Revolution – Pilot
And yet another post-LOST mythology driven drama hits the air, and yet again it fails to fulfill any of the features that made that show the success that it was, despite being produced by one of the minds behind that program J.J. Abrams. The show begins in a standard everyday, suburban setting and shows what appears to be an EMP echoing across the entire globe, destroying everything with a trace of electricity in it (including the machines that we use to make electricity). The show then flash-forwards fifteen years to show us what has become of those small suburban areas without electricity; they are reduced to communes living from their own gardens, while the cities – or at least Chicago – has become one, flora flowing over the once stark skyline.
It’s an interesting premise but one that is killed by the time jump. Eric Kripke of Supernatural‘s script skips the believable bit of the story in which people such as yourself react to this situation and the suddenly changing world and jumps right into the small budget sci-fi; schlocky costumes and all. With a director like Jon Favreau behind the camera and presumably the biggest single episode budget that the series will have one would expect that the pilot would at least look good, but on would be wrong. Strangely it’s not the cheap CGI effects that spoil the shows visual style, those are actually quite decent and subtly used besides, no, it’s the physical stuff – the costumes, the props, the choreography – that feel as if they should be on SyFy or from some Hercules spin-off.
This stuff would be forgivable if the show had some interesting ideas or compelling characters within the world that it created, but even for this early stage they’ve failed on that front. The very first scene that we see ‘in the future’ is the towns pseudo-teacher talking to his students: he wonders aloud what happened that day, why physics all of a sudden went haywire, saying that it doesn’t make any sense. The kids aren’t overly interested and this makes him a little irate, he responds by telling them that while it may not be as ‘cool as the bow-hunting stuff’ we should be most interested in why the global EMP occurred, asking those kinds of questions. This seemed an instruction to the audience, but its one that the show itself doesn’t follow; the majority of the next fourty minutes focused as it is on that bow-hunting stuff.
While I wasn’t overly taken with some of the action sequences in the show – they seemed something of another era entirely to me – there are that many here, that many minutes sent watching people fight, that some beats are bound to impress. The Captain casually unloading his pistol into civilians while a clash rages around him, an arrow ripping through the stomach of a no-goodnik right before he rapes the protagonist and many of the multiple murders that Billy Burke gets to inflict by blade. Yeah, you heard me right; Revolution is a very violent show given its childishly campy sci-fi story and very dark given its place as an audience pleasing network drama.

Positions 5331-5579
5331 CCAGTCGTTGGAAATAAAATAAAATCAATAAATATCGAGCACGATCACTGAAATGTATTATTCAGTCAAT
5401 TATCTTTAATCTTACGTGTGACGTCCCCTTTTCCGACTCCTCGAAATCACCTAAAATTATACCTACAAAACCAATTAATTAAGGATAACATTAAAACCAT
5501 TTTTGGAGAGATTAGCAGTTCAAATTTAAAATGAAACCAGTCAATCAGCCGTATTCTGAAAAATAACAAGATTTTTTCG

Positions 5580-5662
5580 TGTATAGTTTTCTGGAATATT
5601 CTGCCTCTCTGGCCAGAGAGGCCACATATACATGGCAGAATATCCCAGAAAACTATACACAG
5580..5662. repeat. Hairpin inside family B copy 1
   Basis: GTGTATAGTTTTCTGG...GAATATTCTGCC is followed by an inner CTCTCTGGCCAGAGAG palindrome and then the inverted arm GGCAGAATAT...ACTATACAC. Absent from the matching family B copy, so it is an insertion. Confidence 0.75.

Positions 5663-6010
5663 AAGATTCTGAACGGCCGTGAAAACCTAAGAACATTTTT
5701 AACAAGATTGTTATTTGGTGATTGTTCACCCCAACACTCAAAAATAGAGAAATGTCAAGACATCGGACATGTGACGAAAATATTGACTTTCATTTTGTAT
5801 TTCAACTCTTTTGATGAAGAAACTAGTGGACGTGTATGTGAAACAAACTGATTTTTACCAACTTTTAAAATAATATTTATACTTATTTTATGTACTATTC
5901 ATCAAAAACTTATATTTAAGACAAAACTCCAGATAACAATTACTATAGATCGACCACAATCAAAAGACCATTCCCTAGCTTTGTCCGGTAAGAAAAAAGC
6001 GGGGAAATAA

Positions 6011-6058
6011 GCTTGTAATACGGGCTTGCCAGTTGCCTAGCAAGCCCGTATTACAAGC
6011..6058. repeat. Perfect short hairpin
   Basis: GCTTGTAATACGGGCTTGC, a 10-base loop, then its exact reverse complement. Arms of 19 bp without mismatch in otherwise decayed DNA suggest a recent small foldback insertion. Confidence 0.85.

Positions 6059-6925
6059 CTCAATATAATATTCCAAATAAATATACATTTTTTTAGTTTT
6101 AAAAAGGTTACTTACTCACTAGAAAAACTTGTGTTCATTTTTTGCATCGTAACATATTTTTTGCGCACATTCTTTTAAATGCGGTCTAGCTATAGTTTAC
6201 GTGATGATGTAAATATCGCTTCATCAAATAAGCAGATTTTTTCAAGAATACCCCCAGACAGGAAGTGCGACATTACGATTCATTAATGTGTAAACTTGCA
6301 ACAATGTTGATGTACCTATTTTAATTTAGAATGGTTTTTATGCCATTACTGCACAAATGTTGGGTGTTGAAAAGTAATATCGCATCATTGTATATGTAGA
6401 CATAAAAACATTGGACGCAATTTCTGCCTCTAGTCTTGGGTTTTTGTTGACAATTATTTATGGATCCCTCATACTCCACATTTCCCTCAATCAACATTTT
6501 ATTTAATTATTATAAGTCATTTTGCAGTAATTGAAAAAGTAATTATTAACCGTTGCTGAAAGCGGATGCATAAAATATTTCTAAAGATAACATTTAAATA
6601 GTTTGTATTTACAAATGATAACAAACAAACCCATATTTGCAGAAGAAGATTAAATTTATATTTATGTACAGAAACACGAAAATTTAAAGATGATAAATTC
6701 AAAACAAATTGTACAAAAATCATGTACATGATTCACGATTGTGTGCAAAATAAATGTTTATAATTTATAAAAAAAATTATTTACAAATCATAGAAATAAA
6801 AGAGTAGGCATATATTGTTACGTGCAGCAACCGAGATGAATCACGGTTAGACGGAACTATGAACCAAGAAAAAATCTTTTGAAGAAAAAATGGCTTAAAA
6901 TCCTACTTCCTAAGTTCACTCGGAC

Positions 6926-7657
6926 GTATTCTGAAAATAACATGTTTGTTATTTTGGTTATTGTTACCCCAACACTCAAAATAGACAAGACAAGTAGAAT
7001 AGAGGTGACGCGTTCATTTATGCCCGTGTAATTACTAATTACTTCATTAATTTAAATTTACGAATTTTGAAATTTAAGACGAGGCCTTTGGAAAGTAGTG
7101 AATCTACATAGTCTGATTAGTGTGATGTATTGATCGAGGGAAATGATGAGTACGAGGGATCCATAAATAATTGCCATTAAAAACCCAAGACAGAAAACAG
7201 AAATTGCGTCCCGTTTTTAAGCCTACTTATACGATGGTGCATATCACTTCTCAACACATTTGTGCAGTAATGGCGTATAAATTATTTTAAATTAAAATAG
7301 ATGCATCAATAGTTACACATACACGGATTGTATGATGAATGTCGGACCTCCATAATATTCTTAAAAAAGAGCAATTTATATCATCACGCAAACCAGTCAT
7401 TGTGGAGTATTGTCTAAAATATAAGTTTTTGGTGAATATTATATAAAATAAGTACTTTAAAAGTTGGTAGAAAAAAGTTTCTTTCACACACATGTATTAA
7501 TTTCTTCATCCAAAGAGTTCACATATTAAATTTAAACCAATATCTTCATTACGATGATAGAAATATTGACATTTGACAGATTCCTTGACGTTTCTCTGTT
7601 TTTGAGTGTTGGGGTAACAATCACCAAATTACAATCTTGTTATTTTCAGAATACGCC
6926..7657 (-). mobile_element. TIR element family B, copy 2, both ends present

While the buckets of blood that pour out of every person involved in the pilot didn’t impress me much on their own the fact that the show is so willing to go dark did; it bodes well for the potency future plotlines if this is the stuff that they felt comfortable putting in the pilot. While there have now been a whole host of post-apocalyptic programs on TV this is the first that I’ve seen that featured fullly populated cities and semi-structured civilizations: the markets, the people and the politics, with the freedom to take them anywhere these aspects could make a very interesting contrast to the small-scale, isolated communities that we are usually given.
Of course though nothing that the show does in this episode suggests that this is the path that it will take going forward; instead it simply feels like it will follow its fetching female lead and her family further down the path first set by Katnis Everdeen, the downtrodden people standing up to the oh so tyrannical tyrant via archery. There is even a young, male, morally torn and vaguely Native American fellow archer introduced in front of a waterfall that you just know is going to have will they won’t they tension with Charlie as a way to trap the few Team Jacob fans who don’t have the same fetish for The Hunger Games into watching. Frankly if you can cast Giancarlo Esposito in a creepy villain role, give him the suave accent of a true southern gentleman, some spooky speeches and still not have me be invested in the drama then you are doing TV wrong.
Pre-releasing pilots is a good idea when they are for good shows that people will speak kindly of, when they’re this though… I dont know. While I was never overly excited for Revolution to begin with I have to say that after seeing this pilot I honestly don’t know if I will be watching the second episode when it airs in late September and I watched the entire first seasons of Flashforward, V and Falling Skies so it’s not like I don’t have a place in my heart for this style of sci-fi drama. So while we still have TV’s and electricity to power them I strongly suggest that you spend your time watching something else instead.